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I have a C# program which does the following:

  • Generate many files (replacing the ones generated last time the program ran.)
  • Read those files and perform a time-consuming computation.


I only want to perform the time-consuming computation on files which have actually changed since the last time I ran the program.

Solution 1:

  • Rename the old file.
  • Write the new file.
  • Read and compare both files.

This involves writing one file and reading two, which seems like more disk access than necessary.

Solution 2:

  • Write to a string instead of a file.
  • Read the old file and compare to the string.
  • If they are different, overwrite the old file.

This would involve reading one file and possibly writing one, which seems like a big improvement over my first idea.


Can you describe a better way to solve my problem? (and explain why it is better?)

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up vote 4 down vote accepted

One solution could be to generate some sort of checksum from the contents of the file. Then when you generate a new contents you only need to compare the checksum values to see if the files have changed.

Store the checksum as the first record in the file (or at least fairly near the start of the file) to minimise the amount of data you have to read.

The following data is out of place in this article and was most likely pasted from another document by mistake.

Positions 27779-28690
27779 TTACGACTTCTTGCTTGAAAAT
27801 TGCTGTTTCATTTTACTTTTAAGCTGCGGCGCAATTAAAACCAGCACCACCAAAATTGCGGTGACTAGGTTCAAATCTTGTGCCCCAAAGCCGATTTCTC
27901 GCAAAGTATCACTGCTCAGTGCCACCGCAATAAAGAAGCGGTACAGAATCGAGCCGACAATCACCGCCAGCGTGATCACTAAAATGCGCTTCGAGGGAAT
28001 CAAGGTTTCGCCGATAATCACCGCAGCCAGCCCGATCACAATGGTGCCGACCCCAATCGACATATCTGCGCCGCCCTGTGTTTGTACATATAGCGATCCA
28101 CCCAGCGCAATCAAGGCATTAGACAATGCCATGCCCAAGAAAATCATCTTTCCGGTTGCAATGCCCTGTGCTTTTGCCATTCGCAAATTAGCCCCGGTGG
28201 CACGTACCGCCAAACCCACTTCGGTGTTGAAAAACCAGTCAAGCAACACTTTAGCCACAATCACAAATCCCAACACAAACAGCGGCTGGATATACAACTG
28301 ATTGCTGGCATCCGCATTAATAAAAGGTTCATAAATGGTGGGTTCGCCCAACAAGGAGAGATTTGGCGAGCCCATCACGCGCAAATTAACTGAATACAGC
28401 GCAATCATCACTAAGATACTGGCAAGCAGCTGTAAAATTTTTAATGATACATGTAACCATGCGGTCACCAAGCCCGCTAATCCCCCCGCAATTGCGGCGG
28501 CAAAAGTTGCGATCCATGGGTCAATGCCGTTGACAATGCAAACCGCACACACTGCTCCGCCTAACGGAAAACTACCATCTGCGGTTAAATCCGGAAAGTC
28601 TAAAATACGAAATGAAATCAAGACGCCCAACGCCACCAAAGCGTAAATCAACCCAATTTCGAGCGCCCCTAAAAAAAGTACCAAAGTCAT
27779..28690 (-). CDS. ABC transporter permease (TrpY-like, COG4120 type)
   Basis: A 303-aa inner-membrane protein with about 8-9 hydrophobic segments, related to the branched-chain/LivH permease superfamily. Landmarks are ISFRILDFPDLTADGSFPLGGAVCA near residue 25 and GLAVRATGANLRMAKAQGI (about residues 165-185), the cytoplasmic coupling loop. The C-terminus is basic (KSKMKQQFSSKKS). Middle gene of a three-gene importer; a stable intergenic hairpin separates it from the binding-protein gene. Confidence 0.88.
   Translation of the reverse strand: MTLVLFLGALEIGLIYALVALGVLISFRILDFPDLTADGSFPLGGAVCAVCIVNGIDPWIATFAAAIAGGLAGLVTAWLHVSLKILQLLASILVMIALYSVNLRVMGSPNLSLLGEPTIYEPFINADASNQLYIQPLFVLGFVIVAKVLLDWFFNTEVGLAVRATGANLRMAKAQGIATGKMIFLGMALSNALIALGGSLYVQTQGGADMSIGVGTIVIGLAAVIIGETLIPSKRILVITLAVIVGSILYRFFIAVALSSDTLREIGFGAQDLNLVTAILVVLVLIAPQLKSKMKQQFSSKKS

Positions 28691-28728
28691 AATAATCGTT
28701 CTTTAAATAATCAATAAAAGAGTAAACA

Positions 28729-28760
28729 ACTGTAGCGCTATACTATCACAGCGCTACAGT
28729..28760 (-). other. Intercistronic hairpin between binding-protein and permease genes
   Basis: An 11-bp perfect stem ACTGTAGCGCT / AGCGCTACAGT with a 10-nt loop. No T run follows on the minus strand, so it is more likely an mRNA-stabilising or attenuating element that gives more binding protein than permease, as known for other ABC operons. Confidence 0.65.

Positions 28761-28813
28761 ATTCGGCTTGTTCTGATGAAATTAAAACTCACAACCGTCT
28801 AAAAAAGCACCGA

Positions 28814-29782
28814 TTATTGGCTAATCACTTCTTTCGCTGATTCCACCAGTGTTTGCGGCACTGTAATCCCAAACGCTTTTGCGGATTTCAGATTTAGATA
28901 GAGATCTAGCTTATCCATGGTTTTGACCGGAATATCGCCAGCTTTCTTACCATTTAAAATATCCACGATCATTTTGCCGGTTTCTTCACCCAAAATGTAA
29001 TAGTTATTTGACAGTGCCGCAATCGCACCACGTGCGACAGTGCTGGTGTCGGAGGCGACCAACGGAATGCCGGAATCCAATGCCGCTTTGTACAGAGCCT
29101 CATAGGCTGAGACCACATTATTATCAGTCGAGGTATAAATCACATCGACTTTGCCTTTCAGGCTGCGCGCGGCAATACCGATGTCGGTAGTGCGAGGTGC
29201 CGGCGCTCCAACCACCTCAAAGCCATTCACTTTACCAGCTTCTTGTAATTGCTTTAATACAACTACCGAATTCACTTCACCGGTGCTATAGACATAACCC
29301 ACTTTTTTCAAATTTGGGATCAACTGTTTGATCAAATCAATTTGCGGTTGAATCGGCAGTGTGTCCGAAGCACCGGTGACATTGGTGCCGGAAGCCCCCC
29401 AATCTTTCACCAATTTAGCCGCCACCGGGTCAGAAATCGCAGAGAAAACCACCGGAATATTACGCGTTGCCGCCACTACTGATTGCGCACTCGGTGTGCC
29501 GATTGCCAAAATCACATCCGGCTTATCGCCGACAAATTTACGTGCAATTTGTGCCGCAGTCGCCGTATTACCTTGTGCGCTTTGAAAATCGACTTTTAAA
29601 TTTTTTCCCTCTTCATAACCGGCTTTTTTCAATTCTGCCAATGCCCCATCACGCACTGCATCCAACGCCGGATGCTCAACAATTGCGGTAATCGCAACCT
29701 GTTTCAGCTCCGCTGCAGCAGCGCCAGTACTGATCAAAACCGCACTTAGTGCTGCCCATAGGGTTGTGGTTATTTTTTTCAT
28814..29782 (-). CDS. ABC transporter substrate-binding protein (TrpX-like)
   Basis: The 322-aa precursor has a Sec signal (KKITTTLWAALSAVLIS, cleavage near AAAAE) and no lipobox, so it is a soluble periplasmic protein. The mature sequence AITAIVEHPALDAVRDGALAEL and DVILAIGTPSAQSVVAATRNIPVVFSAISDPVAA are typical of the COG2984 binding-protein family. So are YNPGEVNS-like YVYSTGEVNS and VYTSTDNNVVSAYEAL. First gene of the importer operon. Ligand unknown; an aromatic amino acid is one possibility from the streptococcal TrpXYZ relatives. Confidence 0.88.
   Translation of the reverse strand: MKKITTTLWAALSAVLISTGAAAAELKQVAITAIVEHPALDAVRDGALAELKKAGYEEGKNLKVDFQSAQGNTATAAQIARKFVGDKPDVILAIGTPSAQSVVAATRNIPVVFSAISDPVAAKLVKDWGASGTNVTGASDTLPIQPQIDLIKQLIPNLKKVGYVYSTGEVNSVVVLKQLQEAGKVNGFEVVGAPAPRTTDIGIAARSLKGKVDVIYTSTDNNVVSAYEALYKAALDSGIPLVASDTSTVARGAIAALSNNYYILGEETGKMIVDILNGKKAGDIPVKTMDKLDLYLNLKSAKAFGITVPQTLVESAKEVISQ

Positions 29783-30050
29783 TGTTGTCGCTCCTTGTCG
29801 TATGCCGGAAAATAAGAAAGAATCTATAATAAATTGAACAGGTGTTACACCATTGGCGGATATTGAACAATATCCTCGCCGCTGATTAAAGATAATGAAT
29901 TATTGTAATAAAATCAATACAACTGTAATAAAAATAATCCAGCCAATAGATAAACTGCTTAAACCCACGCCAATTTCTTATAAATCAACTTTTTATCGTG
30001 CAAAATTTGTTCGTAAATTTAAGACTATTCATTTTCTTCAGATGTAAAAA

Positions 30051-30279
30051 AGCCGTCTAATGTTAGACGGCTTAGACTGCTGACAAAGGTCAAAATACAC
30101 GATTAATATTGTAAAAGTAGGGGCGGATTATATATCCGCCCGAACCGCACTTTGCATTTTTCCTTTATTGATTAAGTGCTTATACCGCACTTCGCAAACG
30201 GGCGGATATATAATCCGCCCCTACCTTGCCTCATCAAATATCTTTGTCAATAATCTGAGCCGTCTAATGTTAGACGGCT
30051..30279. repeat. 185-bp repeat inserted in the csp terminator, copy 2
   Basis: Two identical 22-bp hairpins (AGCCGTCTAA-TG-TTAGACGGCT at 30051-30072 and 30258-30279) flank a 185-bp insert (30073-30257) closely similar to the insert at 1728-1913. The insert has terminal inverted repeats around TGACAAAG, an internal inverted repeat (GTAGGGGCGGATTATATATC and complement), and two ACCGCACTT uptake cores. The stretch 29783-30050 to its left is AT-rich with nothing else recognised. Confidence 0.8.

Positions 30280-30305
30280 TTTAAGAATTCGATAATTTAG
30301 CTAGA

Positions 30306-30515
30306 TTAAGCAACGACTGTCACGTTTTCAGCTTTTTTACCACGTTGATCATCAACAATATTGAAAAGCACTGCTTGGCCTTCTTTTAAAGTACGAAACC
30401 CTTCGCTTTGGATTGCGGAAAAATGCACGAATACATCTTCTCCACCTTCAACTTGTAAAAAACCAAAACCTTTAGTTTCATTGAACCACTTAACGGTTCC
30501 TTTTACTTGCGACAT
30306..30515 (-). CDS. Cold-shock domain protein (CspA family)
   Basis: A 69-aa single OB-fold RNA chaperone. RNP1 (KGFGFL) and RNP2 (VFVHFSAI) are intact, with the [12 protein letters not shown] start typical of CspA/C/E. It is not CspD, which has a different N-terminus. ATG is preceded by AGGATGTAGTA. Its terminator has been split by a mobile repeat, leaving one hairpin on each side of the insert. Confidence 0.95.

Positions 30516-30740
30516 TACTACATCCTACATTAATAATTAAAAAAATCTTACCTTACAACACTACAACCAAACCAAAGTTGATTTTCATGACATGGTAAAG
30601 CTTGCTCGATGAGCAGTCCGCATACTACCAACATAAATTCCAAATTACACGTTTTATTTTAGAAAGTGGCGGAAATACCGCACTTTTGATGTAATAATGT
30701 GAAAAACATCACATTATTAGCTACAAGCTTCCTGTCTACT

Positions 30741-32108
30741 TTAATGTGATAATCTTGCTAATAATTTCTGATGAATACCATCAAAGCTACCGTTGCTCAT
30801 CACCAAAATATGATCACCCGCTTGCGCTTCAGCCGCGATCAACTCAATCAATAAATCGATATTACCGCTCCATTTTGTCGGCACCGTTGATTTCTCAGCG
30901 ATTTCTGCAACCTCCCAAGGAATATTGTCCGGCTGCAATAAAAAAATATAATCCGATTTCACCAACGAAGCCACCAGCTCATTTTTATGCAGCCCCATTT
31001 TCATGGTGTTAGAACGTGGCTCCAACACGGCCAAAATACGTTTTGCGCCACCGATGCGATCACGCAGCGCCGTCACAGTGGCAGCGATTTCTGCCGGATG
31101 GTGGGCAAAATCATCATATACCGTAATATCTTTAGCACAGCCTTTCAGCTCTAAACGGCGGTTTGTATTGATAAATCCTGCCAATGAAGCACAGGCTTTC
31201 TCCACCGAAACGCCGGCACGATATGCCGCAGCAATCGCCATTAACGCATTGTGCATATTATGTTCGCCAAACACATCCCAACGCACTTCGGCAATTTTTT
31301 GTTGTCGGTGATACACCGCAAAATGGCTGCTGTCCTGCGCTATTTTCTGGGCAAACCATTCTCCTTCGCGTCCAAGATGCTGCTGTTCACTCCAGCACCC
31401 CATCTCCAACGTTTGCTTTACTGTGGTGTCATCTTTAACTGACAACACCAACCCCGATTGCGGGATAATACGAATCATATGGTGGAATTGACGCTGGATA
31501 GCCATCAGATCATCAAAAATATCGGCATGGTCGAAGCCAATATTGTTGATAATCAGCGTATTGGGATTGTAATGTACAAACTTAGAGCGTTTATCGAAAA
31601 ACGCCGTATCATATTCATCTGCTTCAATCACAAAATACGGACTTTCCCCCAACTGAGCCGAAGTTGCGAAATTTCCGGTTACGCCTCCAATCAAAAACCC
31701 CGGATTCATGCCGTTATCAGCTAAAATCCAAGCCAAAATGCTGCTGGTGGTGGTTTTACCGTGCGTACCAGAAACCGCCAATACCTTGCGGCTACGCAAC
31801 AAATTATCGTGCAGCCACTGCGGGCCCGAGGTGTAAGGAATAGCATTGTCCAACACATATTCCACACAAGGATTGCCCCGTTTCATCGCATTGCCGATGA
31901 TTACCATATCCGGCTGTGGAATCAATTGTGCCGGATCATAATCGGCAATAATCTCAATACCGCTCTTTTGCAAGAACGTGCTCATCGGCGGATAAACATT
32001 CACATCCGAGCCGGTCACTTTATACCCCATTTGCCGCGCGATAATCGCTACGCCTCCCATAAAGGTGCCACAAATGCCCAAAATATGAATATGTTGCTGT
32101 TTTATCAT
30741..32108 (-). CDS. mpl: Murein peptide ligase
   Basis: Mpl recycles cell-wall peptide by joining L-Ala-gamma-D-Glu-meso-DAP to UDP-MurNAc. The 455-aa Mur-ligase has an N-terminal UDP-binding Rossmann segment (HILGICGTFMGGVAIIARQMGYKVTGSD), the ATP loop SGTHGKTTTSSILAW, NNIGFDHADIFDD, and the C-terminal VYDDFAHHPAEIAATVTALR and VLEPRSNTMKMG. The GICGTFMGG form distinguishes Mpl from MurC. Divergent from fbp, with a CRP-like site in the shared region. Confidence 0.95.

If you could somehow store the checksum as an attribute of the file (rather than in the file itself) you wouldn't even need to open the old file. Another alternative would be to store the checksum and the file it referred to in another central file or database, but there is the danger that could get out of step.

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Thanks, this is a valid solution to my problem. Would it be even better to keep all of the checksums in one file so that they can be read sequentially? – Paul Williams Nov 24 '09 at 22:08
An MD5 hash, say, could go right in the filename. – Frank Schmitt Nov 24 '09 at 22:10
@Paul - My preference would be to keep them attached to the file as then there's less chance of them getting out of step, but there's nothing wrong with keeping them in a separate file. – ChrisF Nov 24 '09 at 22:11
@ChrisF - I see your point. There would be more ways to go wrong. – Paul Williams Nov 24 '09 at 22:15

At the end of each run, save the execution time to a file.

During the next run, after you've created all the new files, use DirectoryInfo to iterate through the files in the directory and check each files's GetLastWriteTime (http://msdn.microsoft.com/en-us/library/system.io.file.getlastwritetime.aspx) against the stored execution time. If the LastWriteTime is after the saved time, that file was modified by the current execution, so you have to process it.

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Unfortunately this won't work in my case. When writing to a file, the "write time" is always updated, regardless of whether or not the end-result is an identical file. – Paul Williams Nov 24 '09 at 22:28

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